He has only the remnants of pride to force
his wooden breaths, shore his shoulders back.
 
‘Talking to mum?’ I ask. ‘It’s private
between her and me’. Outside a car passes.
He reaches to rub thick cream
onto where his right ankle still won’t heal.
The steady drip of the kitchen tap like a clock.
 

Danielle Hope

Poem published in collection, Giraffe under a Grey Sky, Rockingham Press

Publications:
Fairground of Madness, Rockingham Press, ISBN 978-1-873468-01-2, £5.95
City Fox, Rockingham Press, ISBN 978-1-873468-55-5, £6.95
The Stone Ship, Rockingham Press, ISBN 1873468 911, £7.95
Giraffe Under a Grey Sky, Rockingham Press, ISBN 978-1-904851-34-9, £7.99

Danielle Hope website
 
contact Danielle
 

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Carolyn King

Carolyn King is widely published in magazines & with three poetry collections. Competition successes over the last few years include 1st in Second Light and in Poetry on the Lake formal category and twice shortlisted for the Manchester Poetry Prize.

The Last Waltz

That night you came in out of the rain
and danced me across the landing, dripping
puddles of moonlight like stepping-stones,
I knew the carpet would never recover.
 
You said you liked me soaked to the skin:
we steamed together.
 
You’d been celebrating all the way home
(7-6 on a penalty shoot-out!),
the soggy remains of a till-receipt from The Angel
still in your trouser pocket.
 
I didn’t give a toss about the carpet, confident
you were made of sterner stuff.
 
But I was wrong.
 
And I saw the re-play this afternoon
when I went to collect your dry-cleaned jacket
– the moon, the cloudburst and the blue shirt
cling-filmed to your wiry frame;
 
for it swung into view, along with a long line
of others, cloaked in cellophane, all swaying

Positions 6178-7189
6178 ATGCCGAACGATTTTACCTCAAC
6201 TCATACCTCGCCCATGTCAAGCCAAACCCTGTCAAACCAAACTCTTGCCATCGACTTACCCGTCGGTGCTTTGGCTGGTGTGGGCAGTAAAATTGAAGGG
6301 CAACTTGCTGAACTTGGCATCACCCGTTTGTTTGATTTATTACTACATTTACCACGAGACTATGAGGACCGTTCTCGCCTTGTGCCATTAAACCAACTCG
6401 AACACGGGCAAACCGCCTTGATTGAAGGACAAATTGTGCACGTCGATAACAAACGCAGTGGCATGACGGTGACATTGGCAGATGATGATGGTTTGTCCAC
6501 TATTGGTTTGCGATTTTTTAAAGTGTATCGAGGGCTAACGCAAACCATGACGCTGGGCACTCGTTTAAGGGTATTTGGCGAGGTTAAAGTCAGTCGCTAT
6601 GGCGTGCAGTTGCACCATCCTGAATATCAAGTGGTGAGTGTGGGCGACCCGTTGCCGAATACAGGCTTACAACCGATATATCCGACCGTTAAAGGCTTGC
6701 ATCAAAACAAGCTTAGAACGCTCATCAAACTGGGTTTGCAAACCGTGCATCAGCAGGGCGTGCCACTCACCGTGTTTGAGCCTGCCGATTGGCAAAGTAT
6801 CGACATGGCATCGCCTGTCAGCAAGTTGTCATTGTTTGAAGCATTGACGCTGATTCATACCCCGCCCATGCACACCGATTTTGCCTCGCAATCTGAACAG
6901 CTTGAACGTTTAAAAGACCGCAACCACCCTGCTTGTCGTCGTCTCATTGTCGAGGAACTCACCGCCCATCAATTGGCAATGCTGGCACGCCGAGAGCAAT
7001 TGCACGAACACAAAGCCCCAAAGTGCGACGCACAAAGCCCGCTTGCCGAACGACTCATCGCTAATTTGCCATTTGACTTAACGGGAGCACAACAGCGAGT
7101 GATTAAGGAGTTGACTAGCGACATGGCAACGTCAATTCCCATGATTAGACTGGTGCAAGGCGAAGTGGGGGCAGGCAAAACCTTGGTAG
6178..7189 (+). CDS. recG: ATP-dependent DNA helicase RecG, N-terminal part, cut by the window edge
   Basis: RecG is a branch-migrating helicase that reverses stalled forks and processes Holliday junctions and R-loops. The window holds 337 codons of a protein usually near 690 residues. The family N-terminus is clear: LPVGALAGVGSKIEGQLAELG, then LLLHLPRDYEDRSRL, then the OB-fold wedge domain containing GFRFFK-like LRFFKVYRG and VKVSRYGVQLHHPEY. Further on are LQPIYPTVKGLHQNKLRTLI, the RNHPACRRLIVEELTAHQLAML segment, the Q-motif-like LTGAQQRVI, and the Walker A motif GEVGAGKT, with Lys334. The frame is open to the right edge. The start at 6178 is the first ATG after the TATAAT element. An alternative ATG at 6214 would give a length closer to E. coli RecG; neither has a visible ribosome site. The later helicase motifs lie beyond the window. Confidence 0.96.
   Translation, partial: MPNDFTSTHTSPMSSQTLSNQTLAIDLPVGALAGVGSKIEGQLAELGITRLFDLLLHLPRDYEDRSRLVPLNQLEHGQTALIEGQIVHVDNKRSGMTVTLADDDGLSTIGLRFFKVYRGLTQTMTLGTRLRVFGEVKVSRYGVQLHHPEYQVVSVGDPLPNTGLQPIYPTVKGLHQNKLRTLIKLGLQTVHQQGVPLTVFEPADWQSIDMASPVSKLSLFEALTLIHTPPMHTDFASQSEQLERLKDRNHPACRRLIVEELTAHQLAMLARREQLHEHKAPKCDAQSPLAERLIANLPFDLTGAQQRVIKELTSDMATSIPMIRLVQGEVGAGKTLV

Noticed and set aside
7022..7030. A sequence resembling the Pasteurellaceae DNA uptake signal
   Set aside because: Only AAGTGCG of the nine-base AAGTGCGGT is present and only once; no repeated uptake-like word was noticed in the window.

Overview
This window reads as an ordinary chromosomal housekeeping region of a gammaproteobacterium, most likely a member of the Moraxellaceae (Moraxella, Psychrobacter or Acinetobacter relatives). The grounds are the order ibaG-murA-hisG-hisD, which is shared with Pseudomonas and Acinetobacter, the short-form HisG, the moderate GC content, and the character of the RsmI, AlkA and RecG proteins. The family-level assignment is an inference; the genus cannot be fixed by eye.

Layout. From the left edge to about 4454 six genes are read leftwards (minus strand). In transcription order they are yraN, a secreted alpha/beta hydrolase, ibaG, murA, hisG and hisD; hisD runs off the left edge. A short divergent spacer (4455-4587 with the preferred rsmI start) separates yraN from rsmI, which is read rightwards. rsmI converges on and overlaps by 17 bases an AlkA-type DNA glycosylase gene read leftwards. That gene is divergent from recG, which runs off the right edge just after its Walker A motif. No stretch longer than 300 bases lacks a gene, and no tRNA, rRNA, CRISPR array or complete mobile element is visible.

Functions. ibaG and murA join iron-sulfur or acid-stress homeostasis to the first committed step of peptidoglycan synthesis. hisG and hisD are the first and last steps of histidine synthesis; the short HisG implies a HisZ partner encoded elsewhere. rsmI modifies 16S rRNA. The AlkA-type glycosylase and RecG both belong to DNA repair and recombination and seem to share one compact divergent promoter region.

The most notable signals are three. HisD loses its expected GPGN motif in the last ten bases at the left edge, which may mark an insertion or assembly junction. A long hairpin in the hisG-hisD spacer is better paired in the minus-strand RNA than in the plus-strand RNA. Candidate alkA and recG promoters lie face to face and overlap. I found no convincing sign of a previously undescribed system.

in 3 / 4 time like the torsos of carcasses
waltzing on abattoir hooks.
 
And I hugged you to me, feeling as though
you’d been handed back again;
 
last-waltzing around the shop, irrespective
of puzzled looks from passers-by uncertain
whether to laugh or cry at the sight of a woman
so obviously deranged.
 
But friends who’d laid wreaths on your grave
and had known us for thirty years
would have smiled to each other,
seeing that little had changed:
 
I was dancing on borrowed time
– and you were legless.
 

Carolyn King

winner of Myeloma Awareness Poetry Competition, 2004 and published in The Interpreter’s House

Latest publications (available from Carolyn):
Caviare and Chips, Human Writes, 2004, ISBN 0-9531860-2-4, £5.99;
The Reunion, ISBN 0-9531860-0-8;
Lifelines, ISBN 0-9531860-1-6

Woodleigh East
Madeira Vale
Ventnor
Isle of Wight
PO38 1QU
 
tel: 01983-852593
 
Carolyn King at poetry p f
 
e-mail

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Kaye Lee

An Australian living in North London. Retired from nursing – time now to pursue a love of poetry. Published in various magazines and a prize winner in several competitions.

Hand in Hand

Years ago I held your hands
to guide you on the long
walk to hospital. Beneath
their patches your eyes
oozed tears to wash away
woodchips thrown there
by the giant saw.

Your hands were large,
calloused. Black sap
emphasized lines and folds,